For once we don't have to rely on foreign reviews of Blood and Oil, BBC 2's two-part film about militancy in the Niger Delta.
Chimamanda Ngozi Adichie reviews the film in the Arts & Culture section of today's NEXT on Sunday.
Blood and Oil' is a film that names names - MEND, Joint Task Force - and a film that is clear about its contemporary Port Harcourt setting. There are scenes whose sole aim is to provide location authenticity, such as the Nigerian official slipping bribe money into his socks, the rowdy Nigerians in the economy cabin of an international flight, the excessive cell phone yakking, and these are all convincing. So, why are the accents so wrong? ("Where are these people from?" A Nigerian friend I watched the film with in Lagos asked). Sam Dede plays the Nigerian bad guy with dignified grace, and he is a relief to listen to because he alone sounds credibly Nigerian. It is lazy at best and patronising at worst to use characters who mostly speak a kind of generic Africanised-English; they become caricatures. Details matter because they lend authenticity and, for a knowledgeable viewer, can make the entire film believable or not.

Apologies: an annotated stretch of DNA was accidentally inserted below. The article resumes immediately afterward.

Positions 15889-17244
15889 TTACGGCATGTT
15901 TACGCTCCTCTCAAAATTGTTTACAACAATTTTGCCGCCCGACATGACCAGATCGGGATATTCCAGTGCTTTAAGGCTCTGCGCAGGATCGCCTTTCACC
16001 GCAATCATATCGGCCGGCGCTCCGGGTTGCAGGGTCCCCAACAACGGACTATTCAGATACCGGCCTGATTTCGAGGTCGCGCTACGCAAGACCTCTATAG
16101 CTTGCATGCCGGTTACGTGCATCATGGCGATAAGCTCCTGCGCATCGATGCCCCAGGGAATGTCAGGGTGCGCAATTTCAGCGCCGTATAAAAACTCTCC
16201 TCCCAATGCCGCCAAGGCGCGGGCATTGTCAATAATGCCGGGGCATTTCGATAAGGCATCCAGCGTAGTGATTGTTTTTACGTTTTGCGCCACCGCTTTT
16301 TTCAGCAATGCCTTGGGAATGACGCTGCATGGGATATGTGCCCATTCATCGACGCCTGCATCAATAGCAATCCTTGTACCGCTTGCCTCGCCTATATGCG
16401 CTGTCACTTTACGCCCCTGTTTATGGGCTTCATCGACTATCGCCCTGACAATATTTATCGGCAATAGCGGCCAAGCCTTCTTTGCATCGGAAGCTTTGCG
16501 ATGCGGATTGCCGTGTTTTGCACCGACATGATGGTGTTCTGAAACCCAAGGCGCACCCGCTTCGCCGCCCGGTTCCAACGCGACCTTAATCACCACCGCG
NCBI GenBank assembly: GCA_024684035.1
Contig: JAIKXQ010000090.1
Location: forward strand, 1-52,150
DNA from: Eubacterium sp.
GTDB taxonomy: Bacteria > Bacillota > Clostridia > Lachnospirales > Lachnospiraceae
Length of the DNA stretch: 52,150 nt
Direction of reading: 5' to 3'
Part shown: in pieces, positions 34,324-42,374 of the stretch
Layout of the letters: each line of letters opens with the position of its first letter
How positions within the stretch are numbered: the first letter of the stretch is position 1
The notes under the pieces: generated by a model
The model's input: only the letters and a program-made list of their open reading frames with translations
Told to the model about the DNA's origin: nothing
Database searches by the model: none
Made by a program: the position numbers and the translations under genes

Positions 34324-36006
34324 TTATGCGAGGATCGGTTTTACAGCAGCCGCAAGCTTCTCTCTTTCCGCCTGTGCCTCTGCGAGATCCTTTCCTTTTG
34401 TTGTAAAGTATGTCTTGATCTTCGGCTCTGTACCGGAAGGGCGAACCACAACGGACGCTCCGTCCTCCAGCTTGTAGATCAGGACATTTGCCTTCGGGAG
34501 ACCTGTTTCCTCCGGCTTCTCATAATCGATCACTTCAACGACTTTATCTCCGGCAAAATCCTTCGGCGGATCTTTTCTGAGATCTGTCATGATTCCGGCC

From the Luba people of West Africa and elsewhere an ancient mnemonic technique builds a palace of memory - Lynne Kelly writing in *Aeon*: A *lukasa* memory board. *Courtesy Brooklyn Museum/Wikimedia*...the Luba people of West Africa use a well-documented memory...
23 hours ago